Handling Sexual Harassment in the Workplace

Today’s topic is a serious one: we are going to talk about sexual harassment in the workplace…how to recognize it, establishing procedures to report it, and how to prevent it. The goal is a zero tolerance, harassment-free workplace.

Despite decades of attention in the media and courts, sexual harassment remains a significant and costly problem in today’s business environment. According to the U.S. Equal Employment Opportunity Commission, since 2010, more than 7,000 sexual harassment charges have been filed with the agency each year.

The first step in preventing harassment is establishing a zero tolerance policy. Clearly state that NO form of harassment will be accepted at your workplace, including not only sexual harassment, but also harassment due to race, religion, ethnic background, age or disability. Publish the policy in your handbook and post it prominently on your company intranet or internal website.

Next, offer employees training in how to recognize harassment. Make sure they understand what types of actions and behaviors constitute sexual harassment and what things do not constitute sexual harassment.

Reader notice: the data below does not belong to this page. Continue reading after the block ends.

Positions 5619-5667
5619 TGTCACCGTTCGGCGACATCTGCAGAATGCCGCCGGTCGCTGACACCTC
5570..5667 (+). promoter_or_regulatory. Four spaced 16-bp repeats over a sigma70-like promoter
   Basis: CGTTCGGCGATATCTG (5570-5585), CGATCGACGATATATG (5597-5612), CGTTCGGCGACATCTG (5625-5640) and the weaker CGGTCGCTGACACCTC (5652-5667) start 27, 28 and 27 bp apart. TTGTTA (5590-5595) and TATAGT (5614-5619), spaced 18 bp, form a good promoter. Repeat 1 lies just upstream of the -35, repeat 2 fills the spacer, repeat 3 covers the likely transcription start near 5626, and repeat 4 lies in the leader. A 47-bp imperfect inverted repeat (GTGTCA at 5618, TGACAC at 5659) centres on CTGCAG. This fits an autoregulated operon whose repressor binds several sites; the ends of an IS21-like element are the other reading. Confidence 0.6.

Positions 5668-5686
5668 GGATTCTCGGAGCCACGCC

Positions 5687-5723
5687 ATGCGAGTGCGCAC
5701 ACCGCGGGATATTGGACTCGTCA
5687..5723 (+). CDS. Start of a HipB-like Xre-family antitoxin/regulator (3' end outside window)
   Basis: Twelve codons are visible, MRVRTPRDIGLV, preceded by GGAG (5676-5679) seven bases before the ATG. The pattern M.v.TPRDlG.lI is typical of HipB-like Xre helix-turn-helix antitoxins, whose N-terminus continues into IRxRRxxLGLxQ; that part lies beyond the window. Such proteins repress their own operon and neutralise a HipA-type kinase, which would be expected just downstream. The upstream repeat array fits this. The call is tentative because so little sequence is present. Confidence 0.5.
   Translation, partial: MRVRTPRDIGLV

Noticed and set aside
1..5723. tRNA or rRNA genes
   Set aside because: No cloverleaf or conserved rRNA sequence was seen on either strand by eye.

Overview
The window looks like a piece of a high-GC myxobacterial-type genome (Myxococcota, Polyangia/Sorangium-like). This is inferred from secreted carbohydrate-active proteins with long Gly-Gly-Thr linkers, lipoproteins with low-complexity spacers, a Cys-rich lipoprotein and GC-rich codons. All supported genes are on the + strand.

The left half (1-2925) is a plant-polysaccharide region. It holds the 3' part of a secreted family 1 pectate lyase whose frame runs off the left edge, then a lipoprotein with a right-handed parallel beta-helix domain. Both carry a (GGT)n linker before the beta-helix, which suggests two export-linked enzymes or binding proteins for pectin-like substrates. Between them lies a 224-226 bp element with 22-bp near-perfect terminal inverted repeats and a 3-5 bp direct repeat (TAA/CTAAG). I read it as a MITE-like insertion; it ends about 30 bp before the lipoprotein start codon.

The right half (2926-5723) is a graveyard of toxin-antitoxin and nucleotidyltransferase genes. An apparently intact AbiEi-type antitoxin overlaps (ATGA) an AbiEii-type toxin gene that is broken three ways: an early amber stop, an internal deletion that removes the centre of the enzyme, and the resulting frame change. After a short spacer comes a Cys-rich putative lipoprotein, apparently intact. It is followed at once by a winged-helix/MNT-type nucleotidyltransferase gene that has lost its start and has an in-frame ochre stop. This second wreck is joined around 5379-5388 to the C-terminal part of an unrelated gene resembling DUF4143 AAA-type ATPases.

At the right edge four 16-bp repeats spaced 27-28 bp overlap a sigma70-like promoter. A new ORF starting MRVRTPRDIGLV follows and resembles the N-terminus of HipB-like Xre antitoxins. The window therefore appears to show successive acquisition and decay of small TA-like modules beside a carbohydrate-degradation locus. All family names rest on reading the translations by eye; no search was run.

Whatever form harassment takes, the employer must intervene to stop it. Establish a formal grievance system or process, and let your employees know what it is. As a first step, it is helpful for the victim to directly address the harasser and clearly inform him or her that the conduct is unwelcome and must stop. If the behavior doesn’t end there, the person being harassed should engage any complaint or grievance system in place at the company to report the alleged sexual harassment.

Make this process as simple as possible for your employees by providing accessible points of contacts for employees to bring complaints. Your policy should also assure employees that they will not suffer retaliation as a result of any complaint made in good faith. Retaliation is against the law.

The most efficient solution to the problem of sexual harassment is to prevent it in the first place. In addition to a formal policy, training and reporting process, it is in an employer’s best interest to discourage some of the behaviors that might lead to sexual harassment, such as inappropriate joking, using crude language and posting sexually suggestive photographs in the workplace. While it is impossible to monitor the behavior of every individual employee, setting reasonable standards and raising sensitivity can make it less likely that a line will be crossed.

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